THE UK Government has come under fire as it emerged that the minister who convened its UK drug summit left half way through his own event without hearing key evidence from internationally renowned drug experts or from Irish and Welsh ministers.

Kit Malthouse, the UK Minister for Crime and Policing, announced plans for a UK-wide summit last October at which Dame Carol Black would provide an update on her review of drugs, which is due to report later this year.

His announcement came months after calls for a summit made by the Scottish Government last July, following figures that showed 1187 had died of drug overdoses.

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The Scottish Government then decided to hold its event, which it said focused on people’s experiences of addiction, the day before the UK one. Some were critical of the approach.

As a key part of the UK event Kit Malthouse was due to meet with Scottish, Irish and Welsh health ministers after all the evidence had been heard to agree actions. Instead, Malthouse changed plans, announcing to the media that he believed the Scottish Government’s call for safer injecting facilities was “a distraction” before rearranging the meeting as a briefing before the conference.

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It is understood he then left the conference, which started at 10.30am, just after 1pm. Though he heard from Joe FitzPatrick, Scottish Minister for Public Health, he left before evidence from other UK health ministers was given. Afternoon sessions the UK minister missed included a presentation by Dr Ed Day, the Home Office’s “recovery champion”, a panel discussion with a line-up including leading experts on addiction, a GP from the Edinburgh Access Practice dealing with regular drug deaths and Police Scotland. He was not in the audience when testimony from Portugal – where decriminalisation was introduced in 2001 – was presented.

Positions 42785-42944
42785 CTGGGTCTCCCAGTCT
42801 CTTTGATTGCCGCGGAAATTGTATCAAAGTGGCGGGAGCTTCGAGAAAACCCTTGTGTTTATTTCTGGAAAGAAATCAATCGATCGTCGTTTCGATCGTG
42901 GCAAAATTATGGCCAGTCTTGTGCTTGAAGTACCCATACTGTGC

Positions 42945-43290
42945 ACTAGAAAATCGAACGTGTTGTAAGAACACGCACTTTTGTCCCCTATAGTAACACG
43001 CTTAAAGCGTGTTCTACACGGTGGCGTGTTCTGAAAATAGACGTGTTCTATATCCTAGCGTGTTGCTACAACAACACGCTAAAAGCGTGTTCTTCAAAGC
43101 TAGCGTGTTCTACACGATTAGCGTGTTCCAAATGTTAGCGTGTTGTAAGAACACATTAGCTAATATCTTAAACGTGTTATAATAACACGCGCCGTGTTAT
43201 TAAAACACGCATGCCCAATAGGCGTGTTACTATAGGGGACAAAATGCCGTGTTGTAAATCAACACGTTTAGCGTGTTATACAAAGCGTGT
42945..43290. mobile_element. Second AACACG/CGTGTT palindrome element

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Jardine Simpson, chief executive of the Scottish Recovery Consortium who was hosting a table discussion at the event, said he was taken aback when he realised Malthouse had left. It said it left him convinced that the UK Government was unable to adapt its approach.

“Mr Malthouse’s response was to leave half-way through the event he convened,” he added. “A wealth of international experts were invited and then ignored. The event was simply an exercise in demonstrating the UK Government is intractable – and in my view irrational – in sticking to its policy approach around addiction.”

“The UK Government is disconnected even from its’ own evidence-base. Dame Carol’s [Black]review was quite clear that treatment wasn’t working, enforcement and prevention of supply was ineffective and resources were being squandered under the present policy approach.”

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An SNP source told the Sunday National the decision to leave early sent out a message that returning to London was “a higher priority than saving Scottish lives. “It beggars belief that Kit Malthouse would vanish early from his own summit,” he said. “He dodged key presentations from, amongst others, a delegation from Portugal who managed to spare the time to detail the measures they adopted to combat the blight of drug abuse.This appalling lack of commitment is a betrayal of grieving and suffering Scots families at the sharp end of this serious issue.”

However others also expressed frustrations with the Scottish Government event, claiming that it failed to address critical issues such as the need to reverse cuts to residential rehab and better invest in services. Others claimed its focus was on Glasgow, rather than Scotland, with too much time given to calls for a safer injecting facilities in the city. An announcement of additional Scottish Government funding of £20m was not made until the following day.

Monica Lennon, Scottish Labour spokeswoman on health said the news that Malthouse had left was “very disappointing” and underlined the need for Scotland to work together on finding solutions.

A Home Office spokesman said an unavoidable diary commitment meant he had to leave early. He added: “The Minister takes the issue of drug abuse extremely seriously.”A four nations meeting on the issue will be held in Belfast next month.